Using an app that tracks your cycle could help, but Shields cautioned that one shouldn't rely on an app alone; these algorithms likely haven't been scientifically reviewed. Further, data privacy experts are worried about these apps post-Roe, and if they can potentially be used as evidence against someone getting an abortion. Social media messages have already been used as evidence in a case against a Nebraska teenager, for example. The period tracking app Stardust, however, provides end-to-end encryption so your data can't be seen by anyone except the recipient.
It makes sense that birth control is top of mind right now, considering the Roe reversal. According to Gupta, birth control appointments scheduled at Planned Parenthood spiked more than 150 percent on June 24, the day the decision came down. Roo, Planned Parenthood's sexual health advice chatbot, saw twice the number of questions about birth control as usual on that day.
TikTok had been home to much FAM content prior to the Supreme Court decision, but has since taken on a new connotation. TikTokkers — who may have no medical training but call themselves cycle awareness coaches or cycle sync nutritionists — hail these methods as "natural" birth control, thus superior to hormone options.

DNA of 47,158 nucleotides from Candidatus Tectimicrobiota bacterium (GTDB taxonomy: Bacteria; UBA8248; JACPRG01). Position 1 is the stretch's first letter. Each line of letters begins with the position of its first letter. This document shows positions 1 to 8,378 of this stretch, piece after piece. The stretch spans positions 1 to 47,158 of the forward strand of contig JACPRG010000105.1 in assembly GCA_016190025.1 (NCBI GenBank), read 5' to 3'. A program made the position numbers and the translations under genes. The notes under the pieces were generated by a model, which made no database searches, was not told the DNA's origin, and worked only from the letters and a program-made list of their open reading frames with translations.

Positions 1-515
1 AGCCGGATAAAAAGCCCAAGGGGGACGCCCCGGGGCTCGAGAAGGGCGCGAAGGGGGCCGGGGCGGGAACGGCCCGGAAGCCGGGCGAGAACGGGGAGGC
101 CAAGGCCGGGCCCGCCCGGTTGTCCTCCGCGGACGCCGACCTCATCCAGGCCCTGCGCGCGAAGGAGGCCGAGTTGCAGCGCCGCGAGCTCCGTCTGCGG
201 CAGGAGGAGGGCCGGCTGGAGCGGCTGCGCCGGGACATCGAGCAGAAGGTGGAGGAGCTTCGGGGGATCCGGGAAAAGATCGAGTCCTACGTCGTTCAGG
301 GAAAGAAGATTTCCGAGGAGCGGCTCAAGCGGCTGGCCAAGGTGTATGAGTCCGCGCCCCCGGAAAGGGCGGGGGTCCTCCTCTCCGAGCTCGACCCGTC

When talking about these TikToks — and about FAM in general — the conversation immediately focuses on effectiveness, said University of Oregon sociology professor Krystale E. Littlejohn, who wrote Just Get on the Pill about societal conversations and pressure around hormonal birth control. Many people assigned female at birth are told a similar sentiment to treat severe gynecological conditions like endometriosis.
By zeroing in on how FAM doesn't work as well as hormone-based methods, we sidestep concerns that are leading people to these FAM TikToks in the first place, Littlejohn told Mashable. FAM critics may seek to protect people's bodily autonomy, but by focusing solely on what FAM means for pregnancy, they sidestep users' bodily autonomy and choice.
"There are people that are genuinely feeling fearful and it doesn't help them to simply say, 'These methods are not effective, you should not use them,'" she said. "That does not help them. If a person is feeling like they are too afraid to use hormonal birth control, they might say, 'I don't care if this method is less effective.'"